Single-dose NEPA versus 3-day aprepitant for preventing chemotherapy-induced nausea and vomiting: a pooled analysis


NEPA

Recently, Future Oncology published a pooled analysis including three cisplatin registration trials, each with arms containing NEPA, a fixed NK1RA (netupitant)/5-HT3RA (palonosetron) combination, and an aprepitant regimen. The efficacy data from 621 NEPA and 576 aprepitant patients was pooled for rates of complete response, complete protection, total control and no significant nausea (NSN) during acute (0–24h), delayed (>24–120h) and overall (0–120h) phases post-chemotherapy. The authors found that response rates were similar for the acute phase and significantly higher for NEPA during the delayed phase for complete response, complete protection, and NSN and also during the overall phase for NSN.  Consistent with these findings, NEPA patients also experienced significantly less breakthrough CINV on Days 3-5 post-chemotherapy. In the subset of patients receiving the highest doses of cisplatin, these differences were amplified. The current antiemetic guidelines consider all NK1 receptor antagonists (RA) as interchangeable. This is due to the lack of controlled comparative clinical trials; however, the outcome differences shown in this pooled analysis may question this assumption. Results from this analysis have shown that a single dose of oral NEPA administered on Day 1 only, was more effective than a 3-day aprepitant regimen in preventing delayed chemotherapy-induced nausea and vomiting associated with cisplatin-based highly emetogenic chemotherapy.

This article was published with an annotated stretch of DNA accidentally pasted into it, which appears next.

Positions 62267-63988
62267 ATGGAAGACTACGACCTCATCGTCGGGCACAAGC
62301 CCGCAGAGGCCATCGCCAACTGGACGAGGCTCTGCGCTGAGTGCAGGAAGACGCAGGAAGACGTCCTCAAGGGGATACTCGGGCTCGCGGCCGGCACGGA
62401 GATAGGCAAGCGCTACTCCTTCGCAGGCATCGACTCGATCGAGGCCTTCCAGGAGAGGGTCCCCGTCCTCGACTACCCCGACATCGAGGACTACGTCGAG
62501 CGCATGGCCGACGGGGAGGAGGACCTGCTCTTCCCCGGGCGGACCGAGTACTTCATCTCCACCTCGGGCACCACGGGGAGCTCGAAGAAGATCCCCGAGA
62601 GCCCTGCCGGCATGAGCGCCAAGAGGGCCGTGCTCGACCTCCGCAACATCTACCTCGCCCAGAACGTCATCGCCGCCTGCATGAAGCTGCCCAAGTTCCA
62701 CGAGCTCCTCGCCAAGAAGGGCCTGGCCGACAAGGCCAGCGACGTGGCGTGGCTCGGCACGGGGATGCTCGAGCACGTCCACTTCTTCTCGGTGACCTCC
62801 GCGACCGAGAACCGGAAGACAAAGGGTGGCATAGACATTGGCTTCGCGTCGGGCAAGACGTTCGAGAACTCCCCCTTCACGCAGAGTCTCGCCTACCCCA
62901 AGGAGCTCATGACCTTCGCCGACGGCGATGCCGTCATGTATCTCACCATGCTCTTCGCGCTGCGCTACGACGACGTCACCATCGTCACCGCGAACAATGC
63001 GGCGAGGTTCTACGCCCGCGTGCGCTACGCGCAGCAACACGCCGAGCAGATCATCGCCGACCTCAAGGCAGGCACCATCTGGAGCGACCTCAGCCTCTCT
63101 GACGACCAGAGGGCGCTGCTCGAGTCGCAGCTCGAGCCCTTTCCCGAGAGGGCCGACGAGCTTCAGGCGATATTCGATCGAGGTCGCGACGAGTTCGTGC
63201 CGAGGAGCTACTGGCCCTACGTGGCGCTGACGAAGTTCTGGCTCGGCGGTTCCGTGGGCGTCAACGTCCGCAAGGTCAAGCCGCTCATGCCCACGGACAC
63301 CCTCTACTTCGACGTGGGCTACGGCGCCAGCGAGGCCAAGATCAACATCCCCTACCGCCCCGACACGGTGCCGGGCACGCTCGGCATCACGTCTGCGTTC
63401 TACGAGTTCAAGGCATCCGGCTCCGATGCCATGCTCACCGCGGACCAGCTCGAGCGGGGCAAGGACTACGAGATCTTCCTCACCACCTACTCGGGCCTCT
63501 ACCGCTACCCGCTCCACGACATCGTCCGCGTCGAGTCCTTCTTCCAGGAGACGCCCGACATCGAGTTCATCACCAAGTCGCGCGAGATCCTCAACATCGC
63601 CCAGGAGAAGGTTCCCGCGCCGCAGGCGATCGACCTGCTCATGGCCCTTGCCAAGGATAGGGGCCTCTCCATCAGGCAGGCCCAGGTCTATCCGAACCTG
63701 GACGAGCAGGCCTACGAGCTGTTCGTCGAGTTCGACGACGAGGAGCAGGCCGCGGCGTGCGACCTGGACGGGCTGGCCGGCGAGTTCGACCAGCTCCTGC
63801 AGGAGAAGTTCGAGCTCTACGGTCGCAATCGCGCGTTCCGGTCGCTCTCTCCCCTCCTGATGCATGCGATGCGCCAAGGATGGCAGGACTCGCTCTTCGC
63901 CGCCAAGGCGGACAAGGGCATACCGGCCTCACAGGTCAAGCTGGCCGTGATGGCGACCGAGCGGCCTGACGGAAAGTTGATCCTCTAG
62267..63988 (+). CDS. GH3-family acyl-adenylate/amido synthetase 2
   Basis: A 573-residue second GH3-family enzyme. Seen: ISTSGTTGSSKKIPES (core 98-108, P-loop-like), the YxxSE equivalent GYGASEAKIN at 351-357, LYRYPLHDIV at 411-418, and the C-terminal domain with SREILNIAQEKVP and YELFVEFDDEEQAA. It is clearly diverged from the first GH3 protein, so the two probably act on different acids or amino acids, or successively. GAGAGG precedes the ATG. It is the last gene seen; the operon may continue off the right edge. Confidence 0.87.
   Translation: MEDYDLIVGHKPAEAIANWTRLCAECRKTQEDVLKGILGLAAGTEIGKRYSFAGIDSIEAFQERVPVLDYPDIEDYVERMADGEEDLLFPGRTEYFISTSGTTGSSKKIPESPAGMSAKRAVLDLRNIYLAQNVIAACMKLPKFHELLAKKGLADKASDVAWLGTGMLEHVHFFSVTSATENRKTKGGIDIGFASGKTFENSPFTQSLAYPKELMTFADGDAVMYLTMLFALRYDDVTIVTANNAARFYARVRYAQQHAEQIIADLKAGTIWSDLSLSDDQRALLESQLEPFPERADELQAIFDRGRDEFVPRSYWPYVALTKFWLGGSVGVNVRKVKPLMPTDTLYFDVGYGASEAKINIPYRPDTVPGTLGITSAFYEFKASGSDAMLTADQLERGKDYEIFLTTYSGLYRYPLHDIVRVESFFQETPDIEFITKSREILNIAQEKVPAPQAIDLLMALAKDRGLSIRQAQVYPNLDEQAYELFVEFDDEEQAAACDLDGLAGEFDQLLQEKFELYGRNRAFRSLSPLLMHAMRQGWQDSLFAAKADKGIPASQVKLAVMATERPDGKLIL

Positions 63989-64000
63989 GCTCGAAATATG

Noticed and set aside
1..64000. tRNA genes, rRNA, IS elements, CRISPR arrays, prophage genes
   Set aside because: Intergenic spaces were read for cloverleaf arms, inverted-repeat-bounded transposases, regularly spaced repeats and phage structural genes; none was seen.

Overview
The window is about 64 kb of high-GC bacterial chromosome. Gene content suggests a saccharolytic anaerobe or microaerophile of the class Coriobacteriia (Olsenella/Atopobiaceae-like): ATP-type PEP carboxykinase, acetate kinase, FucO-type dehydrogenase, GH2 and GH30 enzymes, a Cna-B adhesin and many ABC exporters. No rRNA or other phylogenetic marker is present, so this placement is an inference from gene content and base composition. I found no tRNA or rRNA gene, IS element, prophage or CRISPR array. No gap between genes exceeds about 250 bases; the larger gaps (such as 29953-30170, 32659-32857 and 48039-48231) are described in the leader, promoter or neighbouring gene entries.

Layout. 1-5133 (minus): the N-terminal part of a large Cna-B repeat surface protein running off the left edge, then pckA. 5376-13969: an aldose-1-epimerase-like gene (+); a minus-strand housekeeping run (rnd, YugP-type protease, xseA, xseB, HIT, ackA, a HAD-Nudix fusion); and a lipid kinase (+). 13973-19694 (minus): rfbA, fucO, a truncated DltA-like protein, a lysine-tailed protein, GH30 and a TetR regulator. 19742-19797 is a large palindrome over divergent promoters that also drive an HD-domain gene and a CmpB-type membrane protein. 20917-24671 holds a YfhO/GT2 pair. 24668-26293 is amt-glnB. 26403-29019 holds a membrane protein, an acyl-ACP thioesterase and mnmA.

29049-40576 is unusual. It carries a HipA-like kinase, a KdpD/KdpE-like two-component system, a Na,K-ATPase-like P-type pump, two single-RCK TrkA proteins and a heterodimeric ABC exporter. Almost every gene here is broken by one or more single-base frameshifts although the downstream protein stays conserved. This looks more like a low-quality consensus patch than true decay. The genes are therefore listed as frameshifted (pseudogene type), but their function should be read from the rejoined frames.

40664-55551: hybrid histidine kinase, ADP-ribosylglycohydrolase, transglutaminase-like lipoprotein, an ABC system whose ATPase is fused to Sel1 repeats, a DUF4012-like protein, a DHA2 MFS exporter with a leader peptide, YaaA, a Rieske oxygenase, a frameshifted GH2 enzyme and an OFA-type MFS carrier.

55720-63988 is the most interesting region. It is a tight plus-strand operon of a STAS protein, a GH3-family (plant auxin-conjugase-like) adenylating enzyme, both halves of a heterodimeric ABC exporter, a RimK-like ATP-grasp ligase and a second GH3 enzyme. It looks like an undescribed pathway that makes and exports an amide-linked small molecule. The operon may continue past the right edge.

Abstract

Aims: In the absence of comparative studies, guidelines consider NK1 RA as interchangeable. We evaluated the pooled efficacy from 3 cisplatin registration trials, each with arms containing NEPA, a fixed NK1RA (netupitant)/5-HT3RA (palonosetron) combination, and an aprepitant regimen.

Methods: Efficacy data was pooled for rates of complete response (CR: no emesis/no rescue medication), complete protection [CR + NSN], total control (CR + no nausea) and NSN during acute (0–24h), delayed (>24–120h) and overall (0–120h) phases post-chemotherapy.

Results: Among 621 NEPA and 576 aprepitant patients, response rates were similar for the acute phase, and generally favored NEPA during delayed and overall phases. Complete response rates for NEPA versus aprepitant were 88.4% versus 89.2%, 81.8% versus 76.9% (p < 0.05), and 78.4% versus 75.0% during the acute, delayed and overall phases, respectively.

Conclusions: Oral NEPA administered on Day 1 was more effective than a 3-day aprepitant regimen in preventing delayed nausea and vomiting associated with cisplatin.

Lay Abstract

Oral NEPA is an innovative product that combines two drugs (netupitant and palonosetron) in a single capsule to prevent nausea and vomiting associated with certain types of chemotherapy. In this paper we pooled together the results of three studies comparing the efficacy of NEPA to two drugs from the same classes administered separately (aprepitant regimen) in patients with various solid tumors receiving cisplatin, a type of chemotherapy with a high likelihood of causing nausea and vomiting. In summary, NEPA was more effective than the aprepitant regimen in preventing nausea and vomiting in the later days (Days 3–5) following chemotherapy.

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